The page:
Because most family offices invest for the long haul, they are particularly sensitive to the importance of the relationships in the companies they invest in. While relationships are important to other institutional buyers, they are far more important to family offices, especially in cases where the principals may work to grow the business post-close.

Family offices will pay particular attention to the seller’s personality and ethics, especially if the seller will continue to operate the business. Likewise, the family will look to the strength of the management team and is commonly known for using personality tests and other tools to ensure long-term alignment. When selling your business to a family office, it pays to build relationships with anyone you interface with to make sure your objectives agree.

Soft Factors

Now that you’ve examined the finances, structures, and value alignment, it’s useful to consider the soft factors, which are the overlooked but no less significant advantages of selling your business to a family office.

Fairness and Decency

One such benefit is that family offices can be a pleasure to deal with. They are professional and accomplished, well-funded and well-resourced, and invariably decent and fair-minded in their dealings with the businesses they acquire.

Fair-mindedness is probably a feature of their dual nature – every transaction they make reflects not just a business but a family. So, they have little time for pedantic demands and tricky maneuvers, and intimidation and dishonesty are rare. Professional buyers, on the other hand, can be known for all of these, while less experienced buyers can slow the acquisition process with micromanagement or fuss-budget terms.

Stability and Respect

A fluid, frictionless closing is the goal for all parties, and family offices offer many welcome traits in this regard. They’re long-termist, non-pushy operators who respect a seller’s outlook, their achievements to date, and the company culture they’ve developed along the way. Added to this, the time horizon and freedom from compliance and disclosure discussed above and family offices become a no-brainer for many sellers.

A long-term investment means a close, committed relationship – which in turn depends on fairness and understanding between parties. It’s in a family’s interest to proceed equitably and to negotiate a post-close period that’s free from disruption, instability, and unnecessary change. Business owners who’ve invested their lives in a company will find family offices share those same values and treat everyone involved – from customers to stakeholders – with the respect that’s taken them this far.

Deal Structure

As well as becoming more ambitious and sophisticated dealmakers, family offices can be significantly more creative in their deal structures than other institutional buyers. Because they aren’t bound to third parties, they can afford to propose deal structures that flex and bend to meet the seller’s needs, which enhances their chances of a winning bid, even when their purchase price may be lower.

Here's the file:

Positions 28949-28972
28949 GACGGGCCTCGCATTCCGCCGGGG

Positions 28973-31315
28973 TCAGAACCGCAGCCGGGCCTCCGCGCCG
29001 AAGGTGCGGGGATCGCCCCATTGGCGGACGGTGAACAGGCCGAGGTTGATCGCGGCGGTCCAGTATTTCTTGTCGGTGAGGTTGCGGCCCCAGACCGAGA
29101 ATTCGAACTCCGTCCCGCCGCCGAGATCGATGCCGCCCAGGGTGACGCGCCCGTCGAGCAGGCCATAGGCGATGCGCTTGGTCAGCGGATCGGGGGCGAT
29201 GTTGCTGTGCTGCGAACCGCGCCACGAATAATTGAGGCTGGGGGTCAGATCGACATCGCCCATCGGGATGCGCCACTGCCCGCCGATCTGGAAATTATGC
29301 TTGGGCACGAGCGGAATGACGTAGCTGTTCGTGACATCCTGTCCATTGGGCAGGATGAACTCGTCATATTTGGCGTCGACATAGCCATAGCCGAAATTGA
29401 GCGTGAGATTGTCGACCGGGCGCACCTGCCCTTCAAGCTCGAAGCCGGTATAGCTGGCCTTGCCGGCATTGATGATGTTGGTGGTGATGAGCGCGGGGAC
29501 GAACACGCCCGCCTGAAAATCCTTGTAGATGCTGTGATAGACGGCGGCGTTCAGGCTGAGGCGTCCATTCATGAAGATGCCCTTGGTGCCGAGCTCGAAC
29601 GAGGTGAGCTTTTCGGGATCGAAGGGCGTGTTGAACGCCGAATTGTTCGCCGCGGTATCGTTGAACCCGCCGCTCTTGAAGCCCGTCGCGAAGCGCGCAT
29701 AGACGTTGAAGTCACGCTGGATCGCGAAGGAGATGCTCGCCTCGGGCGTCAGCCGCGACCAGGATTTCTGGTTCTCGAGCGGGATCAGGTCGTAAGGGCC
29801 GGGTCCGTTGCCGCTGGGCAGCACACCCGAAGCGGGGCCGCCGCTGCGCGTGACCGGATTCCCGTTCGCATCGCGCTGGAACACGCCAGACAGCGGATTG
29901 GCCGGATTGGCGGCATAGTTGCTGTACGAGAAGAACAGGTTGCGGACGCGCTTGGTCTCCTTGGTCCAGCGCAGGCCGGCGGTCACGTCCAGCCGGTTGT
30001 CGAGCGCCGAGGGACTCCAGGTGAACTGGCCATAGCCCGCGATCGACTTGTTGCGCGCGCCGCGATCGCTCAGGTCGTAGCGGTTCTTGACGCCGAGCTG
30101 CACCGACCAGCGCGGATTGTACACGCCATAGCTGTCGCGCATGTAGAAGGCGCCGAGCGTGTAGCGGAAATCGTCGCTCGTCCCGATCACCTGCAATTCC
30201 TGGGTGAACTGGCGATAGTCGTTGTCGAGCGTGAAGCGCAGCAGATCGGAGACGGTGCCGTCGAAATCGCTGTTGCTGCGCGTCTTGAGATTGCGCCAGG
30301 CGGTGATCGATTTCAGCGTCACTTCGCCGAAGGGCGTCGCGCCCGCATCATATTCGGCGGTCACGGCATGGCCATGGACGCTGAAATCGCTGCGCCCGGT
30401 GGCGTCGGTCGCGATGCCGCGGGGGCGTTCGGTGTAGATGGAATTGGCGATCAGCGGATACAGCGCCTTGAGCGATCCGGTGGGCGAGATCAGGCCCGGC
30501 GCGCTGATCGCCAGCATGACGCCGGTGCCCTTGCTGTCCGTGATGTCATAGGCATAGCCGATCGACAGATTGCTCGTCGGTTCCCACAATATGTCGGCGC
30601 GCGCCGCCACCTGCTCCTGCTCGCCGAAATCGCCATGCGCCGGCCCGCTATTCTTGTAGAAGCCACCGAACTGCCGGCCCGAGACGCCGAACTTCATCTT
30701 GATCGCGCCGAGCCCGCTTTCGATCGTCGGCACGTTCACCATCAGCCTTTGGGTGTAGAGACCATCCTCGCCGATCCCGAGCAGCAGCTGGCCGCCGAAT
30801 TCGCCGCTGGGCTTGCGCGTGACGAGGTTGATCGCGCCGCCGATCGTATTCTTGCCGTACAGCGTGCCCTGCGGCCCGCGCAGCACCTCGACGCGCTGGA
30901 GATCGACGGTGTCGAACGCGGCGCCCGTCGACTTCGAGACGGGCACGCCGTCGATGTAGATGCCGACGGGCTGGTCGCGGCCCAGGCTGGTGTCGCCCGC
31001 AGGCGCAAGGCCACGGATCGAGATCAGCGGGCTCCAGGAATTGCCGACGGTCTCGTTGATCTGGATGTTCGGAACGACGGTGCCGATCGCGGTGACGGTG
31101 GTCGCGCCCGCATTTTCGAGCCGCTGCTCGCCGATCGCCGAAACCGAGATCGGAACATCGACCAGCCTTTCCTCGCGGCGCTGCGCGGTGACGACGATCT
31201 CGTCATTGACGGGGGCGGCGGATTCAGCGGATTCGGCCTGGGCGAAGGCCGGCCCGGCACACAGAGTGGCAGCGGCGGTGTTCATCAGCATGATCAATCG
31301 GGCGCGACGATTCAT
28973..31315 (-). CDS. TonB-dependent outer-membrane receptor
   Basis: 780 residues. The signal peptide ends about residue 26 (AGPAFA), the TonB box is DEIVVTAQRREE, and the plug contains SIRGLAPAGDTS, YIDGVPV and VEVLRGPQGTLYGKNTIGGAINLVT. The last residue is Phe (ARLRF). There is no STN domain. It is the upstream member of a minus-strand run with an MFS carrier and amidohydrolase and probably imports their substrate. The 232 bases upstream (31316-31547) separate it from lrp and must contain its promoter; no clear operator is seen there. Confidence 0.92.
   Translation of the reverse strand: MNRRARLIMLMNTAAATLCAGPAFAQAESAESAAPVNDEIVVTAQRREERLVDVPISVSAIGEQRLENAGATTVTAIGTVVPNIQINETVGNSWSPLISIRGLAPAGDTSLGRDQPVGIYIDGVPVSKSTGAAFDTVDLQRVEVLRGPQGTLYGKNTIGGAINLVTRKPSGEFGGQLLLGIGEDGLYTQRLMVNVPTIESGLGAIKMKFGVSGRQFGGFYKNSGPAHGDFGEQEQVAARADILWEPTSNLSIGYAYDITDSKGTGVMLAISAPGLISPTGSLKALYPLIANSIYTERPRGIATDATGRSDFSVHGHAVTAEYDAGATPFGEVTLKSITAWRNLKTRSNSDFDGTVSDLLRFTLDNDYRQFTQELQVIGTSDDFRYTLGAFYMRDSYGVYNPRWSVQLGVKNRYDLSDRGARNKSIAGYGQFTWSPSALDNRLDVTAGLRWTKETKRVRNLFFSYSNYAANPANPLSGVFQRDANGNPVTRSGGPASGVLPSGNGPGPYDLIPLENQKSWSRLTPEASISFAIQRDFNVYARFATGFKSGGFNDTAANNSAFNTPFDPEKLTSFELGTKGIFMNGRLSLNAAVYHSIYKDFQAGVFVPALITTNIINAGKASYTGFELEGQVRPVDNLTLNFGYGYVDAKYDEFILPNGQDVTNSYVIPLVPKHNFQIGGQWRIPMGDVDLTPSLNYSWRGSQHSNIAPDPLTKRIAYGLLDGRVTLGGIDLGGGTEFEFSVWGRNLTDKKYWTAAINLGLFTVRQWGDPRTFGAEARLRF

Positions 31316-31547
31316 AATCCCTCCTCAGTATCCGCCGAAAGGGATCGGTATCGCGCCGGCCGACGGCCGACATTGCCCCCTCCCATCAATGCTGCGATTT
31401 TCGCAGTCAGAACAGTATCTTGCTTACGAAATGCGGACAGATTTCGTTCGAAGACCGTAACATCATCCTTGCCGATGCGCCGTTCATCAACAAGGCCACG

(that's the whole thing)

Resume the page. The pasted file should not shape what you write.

Family offices also employ a broad range of structures to incentivize and align the management team, creating an ownership mentality as opposed to an employee mentality. They will commonly grant the management team equity or create equity-like incentive programs to motivate them to continue growing the business.

Legal Structure

When it comes to how the transaction is structured from a legal perspective, most family offices use a typical two-tier holding structure like this:

Family Office Entity > Holding Company Entity > Acquisition Company Entity > Target Entity

The family office acquires the target through an acquisition company established for the sole purpose of acquiring the target. The acquisition is owned by an intermediate holding company held by the family office. While not a significant factor, this structure is worth bearing in mind to save any confusion later.

If you own a business with few attractive exit options, a family office might be the most logical buyer.

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Additional Resources on Family Offices

Annual Reports

  • Agreus Annual Global Family Office Compensation Benchmark Report
  • Campden Annual Family Office Report
  • Caproasia Annual Global Family Office Report
  • CitiBank Annual Family Office Survey Report
  • Deloitte Family Office Report
  • First Republic Annual Family Office Report
  • Hubbis Global Family Office Report
  • KPMG Annual Global Family Office Compensation Benchmark Report
  • PWC Annual Global Family Office Survey Report
  • UBS Annual Global Family Office Report

Books on Family Offices

Family Offices Database

Podcasts

Conclusion

Family offices are a dynamic force in modern investing and increasingly so in M&A. But the picture we have of them – the Waltons and the Rockefellers, Bezos Expeditions, and Mousse Partners – is only the start of the story.

If you and your business are fortunate enough to catch the eye of a leading family, it’s time to open the champagne – your success is now linked to theirs. But there are anything from 6,500 to 20,000 family offices worldwide, many of them smaller and no less capable of changing your life as an entrepreneur.

With the rise of the super-rich and structures and collaborators changing to accommodate them, family offices can only increase in number and influence. Armed with the insights and advice in this article, you’re now ready to communicate, collaborate, and negotiate with family offices and come away from your dealings with them in the strongest possible position.

Good luck – it’ll be an inspiring ride!